Before the introduction of the Ottawa Ankle Rules only approximately 15-20% of X-rays were positive for fracture, whereas other patients had sprains or other injuries. Stiell et al (1992) found that the rules had a sensitivity (the proportion of actual positives which are correctly identified as such) of 100% and reduced the number of annual ankle X-rays taken by 35%.
As ankle and foot injuries often go hand in hand (pun intended); this article will also feature the Ottawa Foot Rules; they state that a foot X-ray series is indicated if there is any pain in the midfoot zone and any one of the following:
· Bone tenderness at the base of the fifth metatarsal (for foot injuries), OR
· Bone tenderness at the navicular bone (for foot injuries), OR
· An inability to bear weight both immediately and in the emergency department for four steps.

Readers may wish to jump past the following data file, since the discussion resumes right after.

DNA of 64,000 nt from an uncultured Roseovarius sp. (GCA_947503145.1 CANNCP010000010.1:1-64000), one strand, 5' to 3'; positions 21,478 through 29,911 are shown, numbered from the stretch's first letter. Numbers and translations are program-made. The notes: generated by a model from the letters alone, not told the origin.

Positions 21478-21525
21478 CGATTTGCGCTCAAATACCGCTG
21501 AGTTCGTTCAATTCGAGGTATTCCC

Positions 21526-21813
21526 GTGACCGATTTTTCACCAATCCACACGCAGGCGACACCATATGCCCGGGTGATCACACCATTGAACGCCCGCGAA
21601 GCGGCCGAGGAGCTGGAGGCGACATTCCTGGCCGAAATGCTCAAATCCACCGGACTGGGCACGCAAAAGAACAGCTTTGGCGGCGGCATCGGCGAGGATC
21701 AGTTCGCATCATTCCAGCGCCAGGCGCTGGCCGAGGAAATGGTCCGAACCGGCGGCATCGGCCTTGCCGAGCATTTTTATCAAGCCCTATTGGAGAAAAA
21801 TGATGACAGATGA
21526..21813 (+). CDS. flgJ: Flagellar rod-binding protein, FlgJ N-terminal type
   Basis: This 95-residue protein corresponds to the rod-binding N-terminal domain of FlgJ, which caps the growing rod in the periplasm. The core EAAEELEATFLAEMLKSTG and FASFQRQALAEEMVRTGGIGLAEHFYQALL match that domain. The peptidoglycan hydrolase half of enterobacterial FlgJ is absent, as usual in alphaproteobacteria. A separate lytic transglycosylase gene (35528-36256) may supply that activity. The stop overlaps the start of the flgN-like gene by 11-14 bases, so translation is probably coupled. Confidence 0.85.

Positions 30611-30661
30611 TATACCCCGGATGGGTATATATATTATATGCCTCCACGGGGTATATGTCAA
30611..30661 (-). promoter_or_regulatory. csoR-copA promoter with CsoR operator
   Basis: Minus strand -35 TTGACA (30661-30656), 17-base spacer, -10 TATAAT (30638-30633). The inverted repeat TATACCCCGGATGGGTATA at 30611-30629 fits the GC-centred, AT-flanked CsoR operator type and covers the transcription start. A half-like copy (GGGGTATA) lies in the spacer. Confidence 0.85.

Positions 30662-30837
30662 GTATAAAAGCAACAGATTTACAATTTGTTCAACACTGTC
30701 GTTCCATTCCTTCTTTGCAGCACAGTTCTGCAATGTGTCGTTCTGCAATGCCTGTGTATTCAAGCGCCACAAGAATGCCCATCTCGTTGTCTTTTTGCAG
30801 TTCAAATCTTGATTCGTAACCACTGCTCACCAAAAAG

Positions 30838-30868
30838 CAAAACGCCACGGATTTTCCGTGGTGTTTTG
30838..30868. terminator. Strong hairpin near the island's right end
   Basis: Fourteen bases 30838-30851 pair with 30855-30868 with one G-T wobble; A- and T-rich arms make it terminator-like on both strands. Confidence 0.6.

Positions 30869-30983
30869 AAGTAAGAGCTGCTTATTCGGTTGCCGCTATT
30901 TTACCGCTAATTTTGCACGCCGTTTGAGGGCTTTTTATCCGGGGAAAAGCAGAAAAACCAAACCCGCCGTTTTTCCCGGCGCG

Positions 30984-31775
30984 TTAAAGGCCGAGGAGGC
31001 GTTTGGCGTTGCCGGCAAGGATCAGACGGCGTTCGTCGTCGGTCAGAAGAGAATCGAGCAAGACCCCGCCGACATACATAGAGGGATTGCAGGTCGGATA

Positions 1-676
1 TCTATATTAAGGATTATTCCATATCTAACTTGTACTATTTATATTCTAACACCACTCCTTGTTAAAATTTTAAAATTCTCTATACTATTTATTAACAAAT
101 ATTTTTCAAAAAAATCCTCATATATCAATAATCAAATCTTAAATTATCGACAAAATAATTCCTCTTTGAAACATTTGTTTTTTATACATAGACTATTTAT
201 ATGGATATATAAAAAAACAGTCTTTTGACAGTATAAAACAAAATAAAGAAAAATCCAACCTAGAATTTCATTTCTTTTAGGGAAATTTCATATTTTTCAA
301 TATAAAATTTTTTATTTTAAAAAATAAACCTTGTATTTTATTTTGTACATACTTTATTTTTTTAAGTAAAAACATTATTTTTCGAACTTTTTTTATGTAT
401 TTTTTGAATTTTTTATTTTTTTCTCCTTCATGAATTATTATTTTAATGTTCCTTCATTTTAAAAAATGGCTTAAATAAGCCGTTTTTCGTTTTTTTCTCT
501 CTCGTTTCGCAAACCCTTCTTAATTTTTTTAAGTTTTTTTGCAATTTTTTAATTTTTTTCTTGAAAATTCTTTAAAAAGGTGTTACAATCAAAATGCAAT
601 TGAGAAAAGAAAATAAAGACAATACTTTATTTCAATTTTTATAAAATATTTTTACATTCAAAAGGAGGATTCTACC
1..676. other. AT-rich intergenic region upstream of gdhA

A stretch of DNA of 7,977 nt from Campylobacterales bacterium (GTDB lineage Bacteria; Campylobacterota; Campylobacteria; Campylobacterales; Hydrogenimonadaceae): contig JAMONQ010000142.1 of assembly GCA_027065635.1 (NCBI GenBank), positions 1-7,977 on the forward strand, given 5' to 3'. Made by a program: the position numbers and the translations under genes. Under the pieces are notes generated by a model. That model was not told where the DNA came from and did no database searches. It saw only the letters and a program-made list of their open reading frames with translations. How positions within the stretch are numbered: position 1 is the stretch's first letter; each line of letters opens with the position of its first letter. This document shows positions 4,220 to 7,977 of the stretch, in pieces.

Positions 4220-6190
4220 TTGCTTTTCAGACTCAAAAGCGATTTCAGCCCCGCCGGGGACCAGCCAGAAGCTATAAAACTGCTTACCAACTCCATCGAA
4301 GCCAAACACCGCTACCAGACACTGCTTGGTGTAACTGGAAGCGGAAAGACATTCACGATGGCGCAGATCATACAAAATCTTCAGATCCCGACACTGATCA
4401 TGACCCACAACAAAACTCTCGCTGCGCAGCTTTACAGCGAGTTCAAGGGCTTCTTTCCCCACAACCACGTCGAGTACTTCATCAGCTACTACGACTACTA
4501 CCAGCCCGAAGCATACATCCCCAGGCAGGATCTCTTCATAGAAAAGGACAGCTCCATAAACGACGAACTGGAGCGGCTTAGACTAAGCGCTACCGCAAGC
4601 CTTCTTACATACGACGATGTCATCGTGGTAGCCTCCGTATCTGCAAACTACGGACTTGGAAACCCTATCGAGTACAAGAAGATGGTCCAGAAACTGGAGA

This finishes off the introduction of the anatomy of the ankle joint and the common sports injuries associated with it. In the next part, prophylactic sports taping of the ankle will be discussed in great detail. Until then, may health follow you wherever your wonderful ankles might roam.
Have you ever suffered from an ankle sprain?See results without voting
More by this Author
Medical Differential Diagnosis Practice Case #3 (Leg Pain). The following case is meant to function as a practice case for students within medicine, neurology, chiropractic, osteopathy or similar healthcare professions...
Words of Oceanic Wisdom. My Top 25 Surfing Quotes. This is merely a list of my top 25 surfing quotes, words of wisdom which have inspired me to succeed in becoming a better surfer, continuously seeking ways of improving...
Fixing Adobe Media Encoder Export Failure in Premiere Pro CS5 on Windows 7. I recently invested in Premiere Pro CS5 and was having all sorts of fun editing my HD files (.m2ts) using this magnificent video...